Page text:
Wang and his colleagues have created a unique detection device—called an electromyometrial imaging system—which is placed on the abdomen and contains 250 electrodes that record a half-million bits of data per second. Computers transform the data into real-time, dynamic visual images of the uterus as it experiences each contraction (a representation known as a digital twin).
“For the first time, this is allowing us to noninvasively evaluate human uterine function in three-dimensional space over time,” Wang says.
When the contractions of 55 laboring women were tracked with the device, detailed 3D images documented what happens inside the womb, including clearly portraying how distinct parts of the uterus activate as a contraction progresses.
Wang envisions a future where all patients’ labor is tracked in this way, with the computations quickly yielding real-time visual images for healthcare practitioners to watch on a screen. The device is also being used to study uterine conditions outside of pregnancy, including fertility, painful menstruations, and endometriosis. [Read more in Endometriosis Is Common, Incredibly Painful—and Often Misdiagnosed.]
Michelle Oyen is also working to understand pregnancy; she is focusing on the placenta, which provides nutrients and oxygen to the fetus. For something so vital to human existence, surprisingly little is known, she says. This lack of understanding affords obstetricians few tools—bed rest, for example, or a Cesarean section—when placental problems emerge.
Oyen relies on machine learning to create a dynamic computational model of the placenta. “We take the geometry of the structure and properties of the tissues and put them into the computer, then explore what happens if you vary the properties of the tissues over hundreds of simulations,” she says. This research cannot be done in people for obvious ethical reasons, nor in animals because their placentas are markedly different, she says.
Such modeling studies are expected to help scientists understand the placenta’s role when, say, fetal growth slows abnormally (the subject of an ongoing, multicenter clinical trial), or when a pregnancy complication like preeclampsia—a life-threatening condition in which the placenta is known to play a role—emerges.
Oyen is also digitally probing the fluid-filled sac in which the fetus resides. In approximately three percent of women worldwide, this vast network of collagen membranes that make up the amniotic sac ruptures prematurely, often before the fetus can survive. Subjecting individual fibers to virtual pressure and tears illuminates the cascade of events that may trigger such a rupture, perhaps one day allowing in utero repairs before a minor problem becomes catastrophic.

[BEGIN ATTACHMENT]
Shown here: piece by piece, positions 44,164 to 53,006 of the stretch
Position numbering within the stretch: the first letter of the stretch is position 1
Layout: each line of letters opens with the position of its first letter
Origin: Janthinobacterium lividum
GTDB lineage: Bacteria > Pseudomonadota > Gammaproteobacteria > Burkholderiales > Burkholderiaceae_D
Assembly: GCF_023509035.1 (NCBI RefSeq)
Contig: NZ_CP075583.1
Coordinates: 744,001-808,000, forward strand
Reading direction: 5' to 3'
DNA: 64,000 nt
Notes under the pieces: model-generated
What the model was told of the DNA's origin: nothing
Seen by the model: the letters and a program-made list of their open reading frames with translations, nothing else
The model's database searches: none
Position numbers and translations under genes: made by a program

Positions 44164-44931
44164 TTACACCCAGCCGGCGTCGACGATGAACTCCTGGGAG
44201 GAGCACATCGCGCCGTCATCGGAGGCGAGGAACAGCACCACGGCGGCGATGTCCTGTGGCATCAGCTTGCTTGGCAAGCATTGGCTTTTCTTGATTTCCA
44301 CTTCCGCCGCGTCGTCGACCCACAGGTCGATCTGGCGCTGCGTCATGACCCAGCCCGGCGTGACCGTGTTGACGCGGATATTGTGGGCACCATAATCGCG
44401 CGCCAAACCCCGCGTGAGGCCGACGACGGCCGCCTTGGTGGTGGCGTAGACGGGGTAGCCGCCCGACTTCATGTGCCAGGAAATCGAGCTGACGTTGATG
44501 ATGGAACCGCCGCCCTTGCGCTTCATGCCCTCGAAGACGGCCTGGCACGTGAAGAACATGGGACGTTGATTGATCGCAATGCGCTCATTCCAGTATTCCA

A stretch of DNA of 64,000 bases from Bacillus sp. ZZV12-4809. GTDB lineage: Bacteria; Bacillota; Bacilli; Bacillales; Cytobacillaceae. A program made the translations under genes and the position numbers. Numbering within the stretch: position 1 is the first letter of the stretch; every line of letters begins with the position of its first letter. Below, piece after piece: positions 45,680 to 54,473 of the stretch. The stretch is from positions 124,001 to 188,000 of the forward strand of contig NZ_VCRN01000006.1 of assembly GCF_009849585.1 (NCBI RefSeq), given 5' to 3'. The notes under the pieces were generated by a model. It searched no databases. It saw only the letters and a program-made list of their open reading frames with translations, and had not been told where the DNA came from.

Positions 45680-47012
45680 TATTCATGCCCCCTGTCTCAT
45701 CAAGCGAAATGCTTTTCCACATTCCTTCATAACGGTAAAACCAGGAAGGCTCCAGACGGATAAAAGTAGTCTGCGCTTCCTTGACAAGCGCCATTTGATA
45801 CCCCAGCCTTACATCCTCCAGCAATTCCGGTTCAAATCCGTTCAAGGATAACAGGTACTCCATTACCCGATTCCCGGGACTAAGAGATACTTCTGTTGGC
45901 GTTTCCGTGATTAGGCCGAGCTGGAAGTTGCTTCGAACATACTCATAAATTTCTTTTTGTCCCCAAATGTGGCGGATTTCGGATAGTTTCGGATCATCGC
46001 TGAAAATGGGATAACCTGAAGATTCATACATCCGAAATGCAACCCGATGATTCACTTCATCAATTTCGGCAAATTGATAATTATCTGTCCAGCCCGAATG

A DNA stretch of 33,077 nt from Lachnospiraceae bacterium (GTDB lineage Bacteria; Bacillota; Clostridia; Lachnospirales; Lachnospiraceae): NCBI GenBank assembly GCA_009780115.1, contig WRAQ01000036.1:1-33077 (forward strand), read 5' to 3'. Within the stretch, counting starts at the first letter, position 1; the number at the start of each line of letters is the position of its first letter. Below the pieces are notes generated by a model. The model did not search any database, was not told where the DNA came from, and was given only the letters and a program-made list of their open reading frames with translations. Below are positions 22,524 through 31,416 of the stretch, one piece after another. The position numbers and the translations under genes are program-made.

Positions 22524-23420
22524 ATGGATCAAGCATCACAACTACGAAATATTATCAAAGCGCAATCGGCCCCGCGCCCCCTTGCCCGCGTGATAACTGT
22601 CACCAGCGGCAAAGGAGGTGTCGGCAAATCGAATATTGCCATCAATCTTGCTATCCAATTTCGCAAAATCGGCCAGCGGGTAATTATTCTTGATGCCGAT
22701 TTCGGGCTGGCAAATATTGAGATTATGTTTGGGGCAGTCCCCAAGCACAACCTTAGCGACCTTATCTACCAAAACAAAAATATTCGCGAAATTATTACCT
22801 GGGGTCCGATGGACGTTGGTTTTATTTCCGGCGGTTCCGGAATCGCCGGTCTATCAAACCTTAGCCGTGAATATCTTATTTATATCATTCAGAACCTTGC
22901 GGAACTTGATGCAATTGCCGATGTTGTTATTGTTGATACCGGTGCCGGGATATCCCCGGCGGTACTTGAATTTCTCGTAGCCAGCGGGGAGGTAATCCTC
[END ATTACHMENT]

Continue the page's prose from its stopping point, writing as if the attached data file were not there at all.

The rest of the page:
Using big data for big objectives
Largescale simulations form the backbone of Zachary Ward’s efforts to improve women’s health around the world. Based on globally available data, his team calculates possible factors contributing to maternal mortality—the amount of prenatal care pregnant women in each country receives, for example, or their rates of high blood pressure or access to medical birthing facilities—using over 400,000 medical, social, economic, and other parameters.
Even though it has dropped more than 40 percent in the last 30 years, such mortality remains stubbornly high. Simulating potential interventions across the developing world has allowed Ward’s team to identify those that might have the largest impacts.
The results of these exhaustive computer runs revealed that no single intervention is sufficient on its own. “We’re finding there’s little point to doing one thing at a time. There needs to be comprehensive, integrated strategies specific to each country,” he says. Improving the quality of birthing facilities and encouraging more women to deliver there can keep pregnant women alive in many parts of the world, for instance, but this is insufficient without simultaneously ensuring that enough trained healthcare providers can staff those facilities or that women have access to birth control.
Similar conclusions emerged from simulations on reducing global deaths from cervical cancer. Introducing imaging devices won’t help, for instance, without also increasing chemotherapy agents, trained oncologists, and radiation therapy capabilities, the scientists found.
Although the computer calculations didn’t yield any single, definitive interventions, Ward says gathering such information is crucial. “I would like to see policymakers make data-driven decisions,” he says. As he and other scientists continue to use computational science for women’s health, such a prospect becomes more likely.